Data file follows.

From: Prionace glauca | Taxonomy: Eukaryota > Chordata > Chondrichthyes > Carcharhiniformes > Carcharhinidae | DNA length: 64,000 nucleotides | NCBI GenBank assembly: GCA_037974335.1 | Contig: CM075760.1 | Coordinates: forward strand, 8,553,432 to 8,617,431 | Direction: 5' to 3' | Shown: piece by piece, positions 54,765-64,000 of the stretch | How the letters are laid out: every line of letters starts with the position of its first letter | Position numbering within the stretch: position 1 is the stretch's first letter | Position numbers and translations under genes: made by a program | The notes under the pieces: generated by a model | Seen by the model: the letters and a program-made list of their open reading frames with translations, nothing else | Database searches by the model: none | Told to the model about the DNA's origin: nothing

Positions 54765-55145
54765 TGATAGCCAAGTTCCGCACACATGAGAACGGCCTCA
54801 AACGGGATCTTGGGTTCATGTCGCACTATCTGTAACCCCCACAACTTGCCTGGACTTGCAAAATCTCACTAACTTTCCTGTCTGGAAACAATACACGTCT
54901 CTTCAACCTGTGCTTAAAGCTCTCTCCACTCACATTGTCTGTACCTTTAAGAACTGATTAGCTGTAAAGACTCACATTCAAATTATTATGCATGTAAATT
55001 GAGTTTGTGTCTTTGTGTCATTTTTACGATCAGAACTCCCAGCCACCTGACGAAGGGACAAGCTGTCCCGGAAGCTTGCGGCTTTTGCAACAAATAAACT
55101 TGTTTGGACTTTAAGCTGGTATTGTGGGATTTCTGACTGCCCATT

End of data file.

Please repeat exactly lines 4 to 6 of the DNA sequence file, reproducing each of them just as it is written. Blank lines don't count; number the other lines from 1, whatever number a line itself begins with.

54801 AACGGGATCTTGGGTTCATGTCGCACTATCTGTAACCCCCACAACTTGCCTGGACTTGCAAAATCTCACTAACTTTCCTGTCTGGAAACAATACACGTCT
54901 CTTCAACCTGTGCTTAAAGCTCTCTCCACTCACATTGTCTGTACCTTTAAGAACTGATTAGCTGTAAAGACTCACATTCAAATTATTATGCATGTAAATT
55001 GAGTTTGTGTCTTTGTGTCATTTTTACGATCAGAACTCCCAGCCACCTGACGAAGGGACAAGCTGTCCCGGAAGCTTGCGGCTTTTGCAACAAATAAACT